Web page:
Innovatum's decision to develop a Part 11 solution came from that experience in the pharmaceutical industry, said Ardi Batmanghelidj, Innovatum's vice president of business development. "We're well aware of the vigorous requirements [of Part 11] and knew there would be a market for a solution for CFR 21 Part 11," he said. "It just made sense."
DataThread is built on and uses the database management functions of the OS/400 platform's native DB2/400 database. In a nutshell, DataThread detects any changes made to a database record, through triggers and journaling, and captures those changes for storage in a separate, secure repository. The utility satisfies the Part 11 requirement for electronic signatures by using OS/400 user IDs and passwords (an acceptable replacement for an actual signature). Alternatively, DataThread can be used with biometric devices, such as fingerprint or retinal scanners, to satisfy the signature requirement. Although Innovatum developed DataThread specifically for Part 11, its data auditing and workflow capabilities can be applied to just about any industry, the company said.
Dr. Cannon has researched DataThread and says it could provide a suitable patch to bring Part 11 compliance to his company's ERP system. As part of his research, Cannon recently conducted an audit of Innovatum and found the company to be satisfactory. "They do have a quality system," he said.
Innovatum is not the only OS/400 software vendor providing Part 11 solutions. Dynamic Systems Solutions, a Pompano Beach, Florida, vendor of database and security utilities for the OS/400 platform, provides Part 11 remediation capabilities in its Auditron400 utility. Although not designed specifically for Part 11, Auditron400's ability to detect field-level changes in data and provide audit trails is exactly what is called for in complying with Part 11. This summer, Dynamic Systems Solutions announced that a major pharmaceutical company had installed Auditron400 earlier this year to help comply with Part 11.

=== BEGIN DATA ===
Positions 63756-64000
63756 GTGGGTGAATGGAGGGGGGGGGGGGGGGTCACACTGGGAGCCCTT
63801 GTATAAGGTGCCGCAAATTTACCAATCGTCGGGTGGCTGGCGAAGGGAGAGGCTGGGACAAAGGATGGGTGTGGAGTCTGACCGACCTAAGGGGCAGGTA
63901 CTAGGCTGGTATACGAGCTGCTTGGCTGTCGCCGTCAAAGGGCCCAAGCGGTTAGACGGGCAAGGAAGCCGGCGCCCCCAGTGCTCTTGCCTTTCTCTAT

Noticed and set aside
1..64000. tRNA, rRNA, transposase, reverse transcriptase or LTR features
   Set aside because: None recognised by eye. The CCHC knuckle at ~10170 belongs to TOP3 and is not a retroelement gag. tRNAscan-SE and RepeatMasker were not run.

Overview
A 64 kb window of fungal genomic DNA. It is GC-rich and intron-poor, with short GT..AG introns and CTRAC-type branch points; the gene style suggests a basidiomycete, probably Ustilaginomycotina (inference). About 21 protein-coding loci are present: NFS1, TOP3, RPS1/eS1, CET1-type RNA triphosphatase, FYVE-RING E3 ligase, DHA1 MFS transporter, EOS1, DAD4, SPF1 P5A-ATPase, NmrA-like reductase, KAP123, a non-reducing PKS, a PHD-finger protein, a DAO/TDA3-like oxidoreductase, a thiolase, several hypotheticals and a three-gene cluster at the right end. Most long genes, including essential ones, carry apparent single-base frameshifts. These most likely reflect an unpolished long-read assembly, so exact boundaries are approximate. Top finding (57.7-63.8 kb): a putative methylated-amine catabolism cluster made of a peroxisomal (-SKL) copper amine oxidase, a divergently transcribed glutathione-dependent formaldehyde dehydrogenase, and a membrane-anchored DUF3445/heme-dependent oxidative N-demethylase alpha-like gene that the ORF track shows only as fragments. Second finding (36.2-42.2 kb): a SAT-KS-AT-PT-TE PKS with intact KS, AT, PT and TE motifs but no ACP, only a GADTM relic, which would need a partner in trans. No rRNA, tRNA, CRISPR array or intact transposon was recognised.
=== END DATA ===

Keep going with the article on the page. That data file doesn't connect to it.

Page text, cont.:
Other software vendors are starting to realize the potential market that Part 11 is creating in the IT industry. Earlier this month, PentaSafe Security Technologies announced the introduction of a joint product offering designed to help life sciences companies understand the ramifications of Part 11. PentaSafe, which is awaiting approval of a planned acquisition by NetIQ, partnered with an unrelated European firm named QinetiQ to offer a 21 CFR Part 11 content module for VigilEnt Policy Center, PentaSafe's application for managing security policies. This content module contains a best-practice policy library, documents, quizzes, and other supporting documentation that facilitates compliance with Part 11.
Pharmaceutical companies are just now beginning to recognize the potential disruption and million-dollar fines that Part 11 could bring. "In the same way that HIPPA is just starting to take up steam, a lot of these [pharmaceutical] companies are waiting to see how much enforcement takes place and how important it becomes," Innovatum's Batmanghelidj said. "More and more pharmaceutical companies are getting the concept: If they don't comply, there will be serious consequences."
For more information about 21 CFR Part 11, see www.21cfrpart11.com. For more information on Part 11 remediation tools, see Innovatum's Web site at www.innovatum.com or the Dynamic Systems Solutions Web site at www.dynamicsys-solutions.com.
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Last Updated: 10/29/02